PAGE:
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Stephen Hawking: 'The real risk with AI isn't malice but competence'

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Artificial intelligence was one of the biggest topics during Stephen Hawking's Reddit AMA (Ask Me Anything) earlier this year. So it's not too surprising that Hawking used up a significant portion of his answers to that Q&A session, released by Reddit yesterday, by clarifying his stance on dangerous artificial intelligence. "The real risk with AI isn't malice but competence," he wrote to a teacher who's tired of having the "The Terminator Conversation" with his students -- that is, explaining away the notion that evil, killer robots will be the main danger with AI. "A superintelligent AI will be extremely good at accomplishing its goals, and if those goals aren't aligned with ours, we're in trouble." Hawking previously warned that AI could "spell the end of the human race," and he also joined Elon Musk and other notable technologists to call for a ban on autonomous weapons.

While it's a bit less exciting than robots bent on destroying humanity, Hawking's reasoning is no less worrisome. The idea that the equivalent of an AI software bug could eventually have world-changing implications isn't exactly reassuring.

"You're probably not an evil ant-hater who steps on ants out of malice, but if you're in charge of a hydroelectric green energy project and there's an anthill in the region to be flooded, too bad for the ants," Hawking added. "Let's not place humanity in the position of those ants."

Responding to another question about when AI will reach human levels of intelligence, Hawking stressed that we don't really know when that will happen. But, he noted, "When it eventually does occur, it's likely to be either the best or worst thing ever to happen to humanity, so there's huge value in getting it right." To that end, he calls for being more careful about how we develop AI. Rather than just exploring "pure undirected artificial intelligence," we should instead be focusing on creating "beneficial intelligence."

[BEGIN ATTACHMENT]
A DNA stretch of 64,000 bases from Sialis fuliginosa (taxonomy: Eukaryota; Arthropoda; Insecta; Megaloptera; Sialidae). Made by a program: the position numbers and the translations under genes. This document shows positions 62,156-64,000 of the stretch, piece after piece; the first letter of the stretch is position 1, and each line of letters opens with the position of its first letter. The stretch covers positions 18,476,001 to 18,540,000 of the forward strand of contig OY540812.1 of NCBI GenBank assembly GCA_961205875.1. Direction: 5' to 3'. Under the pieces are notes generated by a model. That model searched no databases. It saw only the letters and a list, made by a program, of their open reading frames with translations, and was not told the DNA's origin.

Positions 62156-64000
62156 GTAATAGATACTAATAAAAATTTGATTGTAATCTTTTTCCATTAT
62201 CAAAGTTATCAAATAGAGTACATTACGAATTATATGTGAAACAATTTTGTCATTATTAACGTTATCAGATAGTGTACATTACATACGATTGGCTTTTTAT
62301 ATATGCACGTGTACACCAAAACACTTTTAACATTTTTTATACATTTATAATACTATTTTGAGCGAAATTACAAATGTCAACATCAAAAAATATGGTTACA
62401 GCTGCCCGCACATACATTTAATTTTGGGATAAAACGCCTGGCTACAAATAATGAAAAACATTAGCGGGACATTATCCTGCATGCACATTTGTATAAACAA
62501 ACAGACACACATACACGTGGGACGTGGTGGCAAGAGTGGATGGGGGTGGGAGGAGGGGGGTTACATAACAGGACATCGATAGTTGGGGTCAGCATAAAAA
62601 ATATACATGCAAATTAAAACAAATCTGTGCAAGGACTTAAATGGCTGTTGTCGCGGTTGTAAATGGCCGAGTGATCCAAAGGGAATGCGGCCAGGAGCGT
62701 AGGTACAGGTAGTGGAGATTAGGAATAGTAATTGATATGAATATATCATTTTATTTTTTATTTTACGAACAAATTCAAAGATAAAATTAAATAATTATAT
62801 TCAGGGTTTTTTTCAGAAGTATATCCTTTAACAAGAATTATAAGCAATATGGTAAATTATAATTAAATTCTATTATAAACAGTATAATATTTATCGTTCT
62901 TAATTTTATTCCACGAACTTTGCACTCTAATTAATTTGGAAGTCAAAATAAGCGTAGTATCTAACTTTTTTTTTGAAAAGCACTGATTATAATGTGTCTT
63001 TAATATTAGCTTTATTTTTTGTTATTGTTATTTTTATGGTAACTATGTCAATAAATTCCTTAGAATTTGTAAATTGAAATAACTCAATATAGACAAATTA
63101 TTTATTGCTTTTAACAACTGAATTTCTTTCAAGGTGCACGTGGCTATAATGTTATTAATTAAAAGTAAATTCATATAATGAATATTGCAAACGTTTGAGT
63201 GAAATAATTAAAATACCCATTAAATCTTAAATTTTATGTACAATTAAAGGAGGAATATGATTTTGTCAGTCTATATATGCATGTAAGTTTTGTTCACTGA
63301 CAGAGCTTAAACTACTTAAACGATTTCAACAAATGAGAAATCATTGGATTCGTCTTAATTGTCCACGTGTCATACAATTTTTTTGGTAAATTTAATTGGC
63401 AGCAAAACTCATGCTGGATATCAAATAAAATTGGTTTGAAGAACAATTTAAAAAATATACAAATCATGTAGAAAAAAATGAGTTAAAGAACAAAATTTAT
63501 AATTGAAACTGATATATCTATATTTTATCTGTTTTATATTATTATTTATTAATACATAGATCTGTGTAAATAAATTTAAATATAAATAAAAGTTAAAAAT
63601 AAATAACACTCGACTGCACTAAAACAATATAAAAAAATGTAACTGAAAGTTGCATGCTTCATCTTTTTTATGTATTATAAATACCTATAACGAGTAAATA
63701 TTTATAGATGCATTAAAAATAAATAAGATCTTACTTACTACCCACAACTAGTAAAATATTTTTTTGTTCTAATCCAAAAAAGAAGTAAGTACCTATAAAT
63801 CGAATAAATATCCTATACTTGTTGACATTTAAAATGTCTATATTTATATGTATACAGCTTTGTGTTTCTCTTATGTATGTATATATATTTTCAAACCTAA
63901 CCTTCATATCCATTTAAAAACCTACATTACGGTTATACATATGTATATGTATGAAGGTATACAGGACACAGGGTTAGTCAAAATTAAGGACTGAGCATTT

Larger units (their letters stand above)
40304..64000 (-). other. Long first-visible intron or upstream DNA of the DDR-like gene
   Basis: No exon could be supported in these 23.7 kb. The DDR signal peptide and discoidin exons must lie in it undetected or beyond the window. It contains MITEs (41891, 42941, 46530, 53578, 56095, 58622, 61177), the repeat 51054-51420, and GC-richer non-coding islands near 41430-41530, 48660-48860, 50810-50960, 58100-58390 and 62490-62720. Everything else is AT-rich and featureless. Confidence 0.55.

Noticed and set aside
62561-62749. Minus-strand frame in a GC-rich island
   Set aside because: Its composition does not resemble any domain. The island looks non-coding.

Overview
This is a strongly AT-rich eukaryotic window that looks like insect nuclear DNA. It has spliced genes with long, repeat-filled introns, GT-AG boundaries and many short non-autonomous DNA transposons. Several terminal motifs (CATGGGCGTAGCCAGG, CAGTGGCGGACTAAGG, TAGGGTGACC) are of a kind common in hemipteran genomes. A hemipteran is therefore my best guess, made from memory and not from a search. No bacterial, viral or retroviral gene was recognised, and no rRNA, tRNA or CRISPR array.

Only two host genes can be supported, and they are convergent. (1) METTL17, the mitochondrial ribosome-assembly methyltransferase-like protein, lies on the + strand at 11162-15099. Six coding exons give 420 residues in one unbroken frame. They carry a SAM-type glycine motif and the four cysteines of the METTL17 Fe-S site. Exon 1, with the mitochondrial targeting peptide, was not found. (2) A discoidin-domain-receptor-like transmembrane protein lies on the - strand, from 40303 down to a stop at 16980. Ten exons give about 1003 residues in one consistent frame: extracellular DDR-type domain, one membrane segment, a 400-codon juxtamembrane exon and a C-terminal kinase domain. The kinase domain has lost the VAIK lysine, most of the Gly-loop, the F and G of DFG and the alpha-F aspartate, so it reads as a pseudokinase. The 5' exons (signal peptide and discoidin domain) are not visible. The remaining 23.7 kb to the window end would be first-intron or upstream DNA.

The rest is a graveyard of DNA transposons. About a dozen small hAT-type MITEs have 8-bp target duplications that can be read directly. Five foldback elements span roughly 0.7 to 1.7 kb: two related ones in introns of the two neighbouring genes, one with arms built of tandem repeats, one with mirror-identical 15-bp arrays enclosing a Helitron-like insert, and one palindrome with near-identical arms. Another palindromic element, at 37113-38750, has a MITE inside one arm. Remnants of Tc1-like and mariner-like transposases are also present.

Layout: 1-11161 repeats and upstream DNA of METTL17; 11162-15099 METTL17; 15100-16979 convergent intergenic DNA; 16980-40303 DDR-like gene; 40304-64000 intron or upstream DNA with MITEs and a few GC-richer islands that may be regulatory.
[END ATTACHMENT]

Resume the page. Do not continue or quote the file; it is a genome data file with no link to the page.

Hawking also noted that an evolved AI will be able to have drives or goals similar to living organisms. But where living creatures focus on surviving and reproducing, he notes that AI could be driven to collect more resources to fulfill its goals, citing scientist Steve Omohundro. And once again, that could spell trouble if it's taking away resources for humans.

Pointing to a slightly more pressing issue, one Redditor asked Hawking about his thoughts on technological unemployment -- especially around the idea that we might one day reach a point where most tasks are automated, and most humans are out of work. Hawking described commonly-discussed scenarios: One where most people can live a slightly more luxurious life, if the resources produced by the machines are shared. And another where most people end up "miserably poor" and the rich people who own those machines end up consolidating wealth. At this point, Hawking sees things trending towards the second reality.

On the lighter end of things, we also learned that Hawking's favorite movie is Truffaut's Jules and Jim, and that he somehow finds The Big Bang Theory funny. Perhaps the funniest takeaway: When one Redditor asked if Hawking remembered briefly watching Wayne's World 2 at a Cambridge video store, Hawking replied with a resounding, "NO."

[Photo credit: Desiree Martin/AFP/Getty Images]

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